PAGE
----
Assyria will rule over them 2
because they refuse to repent! 3
11:6 A sword will flash in their cities,
it will destroy the bars of their city gates,
and will devour them in their fortresses.
they call to Baal, 6 but he will never exalt them!
How can I surrender you, O Israel?
How can I treat you like Admah?
How can I make you like Zeboiim?
I have had a change of heart! 8
All my tender compassions are aroused! 9
I cannot totally destroy Ephraim!
Because I am God, and not man – the Holy One among you –
I will not come in wrath!
11:10 He will roar like a lion,
and they will follow the Lord;
when he roars,
his children will come trembling 11 from the west.
like birds from Egypt,
like doves from Assyria,
and I will settle them in their homes,” declares the Lord.
1 tc Or “Will they not return to Egypt?” (so NIV). Following the LXX and BHS, the MT לֹא (lo’, “not”) should probably be read as לוֹ (lo, “to him”) and connected to the end of 11:4 rather than the beginning of 11:5. The textual confusion between לֹא and לוֹ probably reflects an unintentional scribal error due to a mistake in hearing (cf., e.g., Kethib/Qere in Ps 100:3).
2 tn Heb “Assyria, he will be his [Israel’s] king” (NASB similar).
3 tn Heb “return” (so KJV, ASV, NASB, NRSV). The root שׁוּב (shuv, “to turn, return”) appears at the beginning and ending of this verse, creating an inclusio. This repetition produces an ironic wordplay: because Israel refuses to “return” to God or “turn” from its sin, it will “return” to Egypt. The punishment fits the crime.
4 tn The term תְלוּאִים (tÿlu’im, Qal passive participle masculine plural from תָּלָא, tala’, “to hang”) literally means “[My people] are hung up” (BDB 1067 s.v. תָּלָא). The verb תָּלָא//תָּלָה (“to hang”) is often used in a concrete sense to describe hanging an item on a peg (Ps 137:2; Song 4:4; Isa 22:24; Ezek 15:3; 27:10) or the impaling of the body of an executed criminal (Gen 40:19, 22; 41:13; Deut 21:22, 23; Josh 8:29; 10:26; 2 Sam 21:12; Esth 2:23; 5:14; 6:4; 7:9, 10; 8:7; 9:13, 14, 25). It is used figuratively here to describe Israel’s moral inability to detach itself from apostasy. Several English versions capture the sense well: “My people are bent on turning away from me” (RSV, NASB), “My people are determined to turn from me” (NIV), “My people are determined to reject me” (CEV; NLT “desert me”), “My people persist in its defection from me” (NJPS), and “they insist on turning away from me” (TEV).
5 tn The 1st person common singular suffix on the noun מְשׁוּבָתִי (mÿshuvati; literally, “turning of me”) functions as an objective genitive: “turning away from me.”
6 tc The meaning and syntax of the MT is enigmatic: וְאֶל־עַל יִקְרָאֻהוּ (vÿ’el-’al yiqra’uhu, “they call upwards to him”). Many English versions including KJV, NIV, NRSV, NLT take the referent of “him” as the “most High.” The BHS editors suggest reading וְאֶל־בַּעַל יִקְרָא וְהוּא (vÿ’el-ba’al yiqra’ vehu’, “they call to Baal, but he…”), connecting the 3rd person masculine singular independent personal pronoun וְהוּא (vÿhu’, “but he…”) with the following clause. The early Greek recensions (Aquila and Symmachus), as well as the Aramaic Targum and the Vulgate, vocalized עֹל (’ol) as “yoke” (as in 11:4): “they cry out because of [their] yoke” (a reading followed by TEV).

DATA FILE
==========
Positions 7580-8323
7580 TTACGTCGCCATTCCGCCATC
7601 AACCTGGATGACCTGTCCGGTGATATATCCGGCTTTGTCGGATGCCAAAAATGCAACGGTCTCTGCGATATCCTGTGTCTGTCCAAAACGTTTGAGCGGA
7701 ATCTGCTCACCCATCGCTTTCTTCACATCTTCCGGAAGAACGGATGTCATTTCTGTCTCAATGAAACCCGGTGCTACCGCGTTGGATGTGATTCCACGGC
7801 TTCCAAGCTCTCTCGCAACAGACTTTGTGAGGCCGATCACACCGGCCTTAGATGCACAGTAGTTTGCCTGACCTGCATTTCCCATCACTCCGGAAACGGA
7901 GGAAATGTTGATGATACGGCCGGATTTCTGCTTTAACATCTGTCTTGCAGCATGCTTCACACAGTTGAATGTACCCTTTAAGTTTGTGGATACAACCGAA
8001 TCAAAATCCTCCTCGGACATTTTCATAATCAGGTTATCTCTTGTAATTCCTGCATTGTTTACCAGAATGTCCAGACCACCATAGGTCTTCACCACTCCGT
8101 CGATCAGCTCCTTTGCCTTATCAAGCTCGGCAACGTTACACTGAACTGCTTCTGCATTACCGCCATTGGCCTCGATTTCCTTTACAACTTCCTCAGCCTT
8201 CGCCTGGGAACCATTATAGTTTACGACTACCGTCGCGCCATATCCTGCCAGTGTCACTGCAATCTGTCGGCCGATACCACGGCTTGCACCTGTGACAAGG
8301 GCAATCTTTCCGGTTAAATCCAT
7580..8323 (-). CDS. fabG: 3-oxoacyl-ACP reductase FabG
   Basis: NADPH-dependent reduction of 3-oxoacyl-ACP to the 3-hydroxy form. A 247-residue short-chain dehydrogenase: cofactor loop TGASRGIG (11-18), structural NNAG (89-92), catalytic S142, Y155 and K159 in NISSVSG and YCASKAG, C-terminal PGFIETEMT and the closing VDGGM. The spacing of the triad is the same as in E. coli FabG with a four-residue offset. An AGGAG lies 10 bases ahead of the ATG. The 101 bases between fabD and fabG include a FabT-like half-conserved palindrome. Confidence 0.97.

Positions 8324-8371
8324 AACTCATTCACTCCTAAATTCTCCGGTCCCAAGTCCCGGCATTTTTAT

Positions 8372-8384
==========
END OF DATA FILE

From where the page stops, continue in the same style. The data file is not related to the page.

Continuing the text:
8 tn The phrase נֶהְפַּךְ עָלַי לִבִּי (nehpakh ’alay libbi) is an idiom that can be taken in two ways: (1) emotional sense: to describe a tumult of emotions, not just a clash of ideas, that are afflicting a person (Lam 1:20; HALOT 253 s.v. הפך 1.c) and (2) volitional sense: to describe a decisive change of policy, that is, a reversal of sentiment from amity to hatred (Exod 14:5; Ps 105:25; BDB 245 s.v. הָפַךְ 1; HALOT 253 s.v. 3). The English versions alternate between these two: (1) emotional discomfort and tension over the prospect of destroying Israel: “mine heart is turned within me” (KJV), “my heart recoils within me” (RSV, NRSV), “My heart is turned over within Me” (NASB), “My heart is torn within me” (NLT); and (2) volitional reversal of previous decision to totally destroy Israel: “I have had a change of heart” (NJPS), “my heart is changed within me” (NIV), and “my heart will not let me do it!” (TEV). Both BDB 245 s.v. 1.b and HALOT 253 s.v. 3 suggest that the idiom describes a decisive change of heart (reversal of decision to totally destroy Israel once and for all) rather than emotional turbulence of God shifting back and forth between whether to destroy or spare Israel. This volitional nuance is supported by the modal function of the 1st person common singular imperfects in 11:8 (“I will not carry out my fierce anger…I will not destroy Ephraim…I will not come in wrath”) and by the prophetic announcement of future restoration in 11:10-11. Clearly, a dramatic reversal both in tone and in divine intention occurs between 11:5-11.
9 tn The Niphal of כָּמַר (kamar) means “to grow warm, tender” (BDB 485 s.v. כָּמַר), as its use in a simile with the oven demonstrates (Lam 5:10). It is used several times to describe the arousal of the most tender affection (Gen 43:30; 1 Kgs 3:26; Hos 11:8; BDB 485 s.v. 1; HALOT 482 s.v. כמר 1). Cf. NRSV “my compassion grows warm and tender.”
11 tn When the verb חָרַד (kharad, “to tremble”) is used with prepositions of direction, it denotes “to go or come trembling” (BDB 353 s.v. חָרַד 4; e.g., Gen 42:28; 1 Sam 13:7; 16:4; 21:2; Hos 11:10, 11). Thus, the phrase מִיָּם…וְיֶחֶרְדוּ (vÿyekherdu…miyyam) means “to come trembling from the west.” Cf. NAB “shall come frightened from the west.”